So you want your real estate (or other) website to rank high in search engines. You have the basics down. Your page titles are on point. Your content is good and provides value. Your navigation is seamless. Any user would have a fantastic experience on your website. But there's one problem: Your site's having a hard time ranking in search engine results pages.
Some in the SEO industry don't want to talk about rankings. You'll hear this phrase a lot: "It's not about rankings; it's about the user experience... and everything will fall into place." Although I believe wholeheartedly that there is truth in that approach, I also believe that you can help yourself by improving your rankings.
Who wouldn't want to be on the first page in search results organically? That's one of our main goals as online marketers. Some 75% of searchers never going past the first page during their search, so it's imperative that you be on the first page, or that you at least strive to be.
Various ranking factors contribute to ranking your website and content high in search results, but the one that is seemingly ignored among them in the real estate industry is consistently identified as the one with the biggest impact: links. Top influencers in the search industry say links are one of the main contributors to higher rankings.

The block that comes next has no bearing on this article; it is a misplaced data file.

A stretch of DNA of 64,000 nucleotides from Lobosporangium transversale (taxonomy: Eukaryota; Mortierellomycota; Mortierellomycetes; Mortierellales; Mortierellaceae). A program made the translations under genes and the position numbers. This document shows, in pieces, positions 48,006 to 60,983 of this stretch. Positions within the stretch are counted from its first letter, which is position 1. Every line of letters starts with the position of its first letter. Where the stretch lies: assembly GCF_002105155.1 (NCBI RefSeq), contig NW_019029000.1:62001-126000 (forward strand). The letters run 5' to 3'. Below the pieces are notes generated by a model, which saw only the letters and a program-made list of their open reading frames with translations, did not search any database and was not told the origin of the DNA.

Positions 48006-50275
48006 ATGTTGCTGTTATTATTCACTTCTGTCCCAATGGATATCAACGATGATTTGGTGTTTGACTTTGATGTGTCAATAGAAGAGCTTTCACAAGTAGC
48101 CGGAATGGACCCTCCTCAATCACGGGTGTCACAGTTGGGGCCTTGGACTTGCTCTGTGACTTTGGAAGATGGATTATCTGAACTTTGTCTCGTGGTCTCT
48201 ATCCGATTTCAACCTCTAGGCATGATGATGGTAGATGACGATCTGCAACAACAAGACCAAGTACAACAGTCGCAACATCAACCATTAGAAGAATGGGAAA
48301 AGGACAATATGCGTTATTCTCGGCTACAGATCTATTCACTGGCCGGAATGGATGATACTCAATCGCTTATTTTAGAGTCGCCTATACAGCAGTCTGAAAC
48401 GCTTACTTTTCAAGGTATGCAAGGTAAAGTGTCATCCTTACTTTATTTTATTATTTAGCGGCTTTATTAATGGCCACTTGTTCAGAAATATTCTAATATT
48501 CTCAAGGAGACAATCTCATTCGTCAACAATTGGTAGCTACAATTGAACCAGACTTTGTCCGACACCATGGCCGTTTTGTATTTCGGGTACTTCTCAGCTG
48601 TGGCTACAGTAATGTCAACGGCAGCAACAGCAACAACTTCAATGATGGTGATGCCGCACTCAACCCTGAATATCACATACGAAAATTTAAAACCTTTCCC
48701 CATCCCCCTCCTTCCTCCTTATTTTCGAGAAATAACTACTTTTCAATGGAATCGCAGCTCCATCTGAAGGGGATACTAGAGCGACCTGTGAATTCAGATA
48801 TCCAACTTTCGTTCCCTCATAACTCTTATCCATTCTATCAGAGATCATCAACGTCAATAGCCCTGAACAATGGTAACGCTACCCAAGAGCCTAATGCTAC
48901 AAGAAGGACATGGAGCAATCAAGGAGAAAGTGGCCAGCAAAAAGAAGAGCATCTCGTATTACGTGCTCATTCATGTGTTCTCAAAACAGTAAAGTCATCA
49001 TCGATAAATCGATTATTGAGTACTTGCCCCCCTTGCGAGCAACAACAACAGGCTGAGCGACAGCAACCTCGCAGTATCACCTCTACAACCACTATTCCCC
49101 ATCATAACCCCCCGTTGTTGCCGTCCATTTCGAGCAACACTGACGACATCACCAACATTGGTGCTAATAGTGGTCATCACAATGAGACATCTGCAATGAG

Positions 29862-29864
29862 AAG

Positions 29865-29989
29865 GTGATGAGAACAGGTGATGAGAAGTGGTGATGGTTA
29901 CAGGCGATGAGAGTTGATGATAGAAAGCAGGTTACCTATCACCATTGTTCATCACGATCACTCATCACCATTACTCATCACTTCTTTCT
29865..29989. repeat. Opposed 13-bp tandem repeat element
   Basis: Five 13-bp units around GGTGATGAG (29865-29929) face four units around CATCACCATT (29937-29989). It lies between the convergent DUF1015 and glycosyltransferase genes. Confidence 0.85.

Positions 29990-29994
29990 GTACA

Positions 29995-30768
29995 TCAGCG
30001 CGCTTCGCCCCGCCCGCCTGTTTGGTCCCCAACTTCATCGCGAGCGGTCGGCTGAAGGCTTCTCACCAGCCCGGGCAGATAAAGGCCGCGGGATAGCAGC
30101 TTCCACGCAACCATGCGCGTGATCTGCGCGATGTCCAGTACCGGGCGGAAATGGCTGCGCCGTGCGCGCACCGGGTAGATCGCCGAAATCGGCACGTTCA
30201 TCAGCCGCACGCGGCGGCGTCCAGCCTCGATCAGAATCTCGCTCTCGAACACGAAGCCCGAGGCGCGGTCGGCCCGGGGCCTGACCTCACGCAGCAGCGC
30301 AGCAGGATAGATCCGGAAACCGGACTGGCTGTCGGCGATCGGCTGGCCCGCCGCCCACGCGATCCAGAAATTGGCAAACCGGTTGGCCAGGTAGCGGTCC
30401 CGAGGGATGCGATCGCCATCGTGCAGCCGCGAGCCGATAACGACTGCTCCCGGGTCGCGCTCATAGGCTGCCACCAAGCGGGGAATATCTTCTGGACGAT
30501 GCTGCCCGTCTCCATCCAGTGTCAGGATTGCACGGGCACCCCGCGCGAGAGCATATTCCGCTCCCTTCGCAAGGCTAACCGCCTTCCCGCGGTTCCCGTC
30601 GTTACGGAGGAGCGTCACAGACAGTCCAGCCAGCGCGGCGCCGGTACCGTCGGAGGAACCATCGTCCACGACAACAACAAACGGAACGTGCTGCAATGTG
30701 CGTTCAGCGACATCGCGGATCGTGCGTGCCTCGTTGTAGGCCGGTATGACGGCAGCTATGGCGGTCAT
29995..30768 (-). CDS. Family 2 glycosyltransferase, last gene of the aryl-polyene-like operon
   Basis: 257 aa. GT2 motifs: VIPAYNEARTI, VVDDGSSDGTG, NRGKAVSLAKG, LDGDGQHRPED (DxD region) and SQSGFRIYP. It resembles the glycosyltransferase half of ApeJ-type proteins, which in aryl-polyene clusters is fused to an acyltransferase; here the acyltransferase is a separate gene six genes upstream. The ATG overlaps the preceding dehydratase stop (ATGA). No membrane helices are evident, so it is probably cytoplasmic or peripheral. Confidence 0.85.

Just to clarify: I dislike the term "link building." For the rest of this article, we'll call it "link earning." Earned links will have a serious impact on your website, your business, and eventually your rankings.
What is a Link and How Does It Help My Website?
We could get all technical with this, but it can get boring. So in my own words I'll explain what links are and how they help your website.
What Links Are
Take the first step (it's free).
You may also like:
- How to Position Your B2B Brand for Search: Garrett Mehrguth on Marketing Smarts [Podcast]
- Top 4 Impactful SEO Trends Today
- What Your Customers' Searches Can Tell You. Are You Paying Attention?
- Don't Let Your CMS Migration Go South: SEO and Related Considerations
- Younger and Wordier: How Gen Z's Search Behavior Is Different